To make matters worse, if infected migrants are rounded up by federal authorities, such crowded living conditions may also be present in ICE detention facilities, which could make them breeding grounds for the novel coronavirus. The CDC reported last year that there were 898 cases of mumps among people in ICE lockup between September 2018 and August 2019.
According to a statement from ICE last month, detainees were receiving medical screenings for the novel coronavirus, and “[a]s an additional measure of defense, ICE detainees suspected of exposure or infection of certain diseases are medically 'cohorted,' in line with CDC guidelines and ICE detention standards."
Cohorting, or keeping detainees suspected of being infectious in separate groups, is indeed called for by the CDC. But their guidelines also suggest individual infected patients first be kept in their own Airborne Infection Isolation Rooms (AIIRs) if possible. Cohorting is to be carried out when enough AIIRs aren’t available. “It’s a resource issue,” Wynia told me. Cohorting is standard triage during an outbreak, he said, “if you don’t have enough rooms to keep everyone separate.” But, he hastened to add, “you don’t want to put someone in the cohort room who doesn’t already have the illness.”
The Daily Beast reached out to ICE several times for this story, asking if preparations had been made to keep infected detainees isolated, or whether cohorting was the only plan. ICE public affairs officer Britney L. Walker said only the following: “At this time, I can confirm there are currently no detainees in ICE custody with confirmed 2019 novel coronavirus. In addition, ICE takes very seriously the health, safety and welfare of those in our care, and is committed to providing access to necessary and appropriate medical care.”
The good news for the undocumented population is that ICE may not be able to access hospitals in order to make arrests. “Hospitals and clinics are deemed as sensitive locations,” said Magaña Gamero, of CHIRLA. “Enforcement cannot take place inside, and that information is protected through HIPAA and other laws and policies that are in place.” The Daily Beast asked for a comment from ICE about enforcement in hospitals, but as of publication, the agency had not addressed the matter.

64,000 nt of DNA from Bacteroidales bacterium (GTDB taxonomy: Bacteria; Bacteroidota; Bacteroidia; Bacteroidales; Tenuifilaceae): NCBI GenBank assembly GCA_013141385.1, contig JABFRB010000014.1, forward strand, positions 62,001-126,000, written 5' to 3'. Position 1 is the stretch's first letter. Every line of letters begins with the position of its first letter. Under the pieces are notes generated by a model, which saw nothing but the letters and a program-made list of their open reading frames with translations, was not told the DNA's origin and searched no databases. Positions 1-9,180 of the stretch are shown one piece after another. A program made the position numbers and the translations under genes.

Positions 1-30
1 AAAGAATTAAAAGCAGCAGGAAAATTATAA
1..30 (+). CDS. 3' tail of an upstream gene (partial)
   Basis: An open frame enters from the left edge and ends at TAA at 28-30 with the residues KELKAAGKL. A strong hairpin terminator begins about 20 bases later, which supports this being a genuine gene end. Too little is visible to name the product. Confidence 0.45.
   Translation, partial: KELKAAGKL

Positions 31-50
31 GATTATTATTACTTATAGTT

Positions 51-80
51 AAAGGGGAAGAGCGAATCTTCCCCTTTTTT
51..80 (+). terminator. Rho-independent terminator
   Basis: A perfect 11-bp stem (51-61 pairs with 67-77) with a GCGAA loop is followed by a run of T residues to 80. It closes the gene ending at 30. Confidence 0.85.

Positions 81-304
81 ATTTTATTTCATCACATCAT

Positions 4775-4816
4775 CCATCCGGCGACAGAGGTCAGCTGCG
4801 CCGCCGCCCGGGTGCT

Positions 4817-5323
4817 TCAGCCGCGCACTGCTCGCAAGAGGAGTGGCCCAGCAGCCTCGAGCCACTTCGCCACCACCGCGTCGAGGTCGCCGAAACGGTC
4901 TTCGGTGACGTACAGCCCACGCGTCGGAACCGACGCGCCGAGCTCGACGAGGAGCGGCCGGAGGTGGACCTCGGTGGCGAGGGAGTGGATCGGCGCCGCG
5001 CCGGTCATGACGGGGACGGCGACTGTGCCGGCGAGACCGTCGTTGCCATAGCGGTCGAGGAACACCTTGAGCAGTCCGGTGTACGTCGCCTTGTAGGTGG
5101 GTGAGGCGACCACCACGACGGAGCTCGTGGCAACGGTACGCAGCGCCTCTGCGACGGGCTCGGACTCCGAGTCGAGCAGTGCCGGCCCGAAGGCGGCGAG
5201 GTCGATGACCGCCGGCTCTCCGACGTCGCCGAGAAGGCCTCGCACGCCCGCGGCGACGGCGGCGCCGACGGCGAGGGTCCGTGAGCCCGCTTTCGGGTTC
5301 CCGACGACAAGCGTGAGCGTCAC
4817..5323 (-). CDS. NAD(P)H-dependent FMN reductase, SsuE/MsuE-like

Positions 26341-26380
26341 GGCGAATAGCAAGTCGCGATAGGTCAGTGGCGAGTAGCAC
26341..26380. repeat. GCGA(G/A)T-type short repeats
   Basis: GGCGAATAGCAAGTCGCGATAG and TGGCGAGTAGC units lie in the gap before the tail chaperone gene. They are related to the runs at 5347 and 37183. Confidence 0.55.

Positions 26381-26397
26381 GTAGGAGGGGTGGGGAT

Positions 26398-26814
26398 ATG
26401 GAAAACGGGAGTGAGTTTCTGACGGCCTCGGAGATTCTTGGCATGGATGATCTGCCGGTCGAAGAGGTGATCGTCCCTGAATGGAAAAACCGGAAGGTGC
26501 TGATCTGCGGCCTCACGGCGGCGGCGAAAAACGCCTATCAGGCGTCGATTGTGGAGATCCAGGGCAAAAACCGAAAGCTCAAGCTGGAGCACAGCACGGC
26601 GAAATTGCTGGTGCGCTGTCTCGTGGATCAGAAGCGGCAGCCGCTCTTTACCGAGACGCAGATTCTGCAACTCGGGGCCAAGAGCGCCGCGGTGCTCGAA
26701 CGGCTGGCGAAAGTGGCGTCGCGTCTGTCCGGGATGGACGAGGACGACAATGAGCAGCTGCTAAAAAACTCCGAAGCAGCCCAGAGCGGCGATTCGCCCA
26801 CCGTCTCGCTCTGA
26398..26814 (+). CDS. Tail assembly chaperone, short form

Still, Magaña Gamero stressed that seeking care was critical, even in the face of legal threats. “The message we would reiterate to folks is to not hold back out of fear that if they have the coronavirus that that information is going to be disclosed,” she said.
The virus is, after all, a killer—or at least appears to be significantly deadlier than influenza. Deportation isn’t usually as scary as death, Wynia pointed out—although death does sometimes follow soon after. "You can overcome fear of one thing with fear of another,” he said.
This is the exact mental calculus Claudia Lujan performed. A 31-year-old employee of a medical transport company in Phoenix, and an undocumented immigrant, she told The Daily Beast the message that seeking care is critical has sunk in. “The Spanish news has done a great job covering the facts and relaying how serious it is,” she explained.
Lujan, who has no health insurance, said what concerned her most was the financial hardship that comes from any emergency, medical or otherwise. “When my cousin was taken by ICE, his parents were able to pay for his bail and lawyers because we held multiple fundraisers and family sent and loaned pretty hefty chunks of money,” she said. “[The virus] would affect our direct family greatly financially, but our health is more important.”
Among her family, Lujan added, everyone agreed that seeking treatment was the priority no matter what—thanks in part to options back home that many undocumented people don’t have.
“We would deal with the repercussions afterwards,” she said. “Most of our family still lives in Mexico and they're doing OK, so it's not like we wouldn't have somewhere to go.”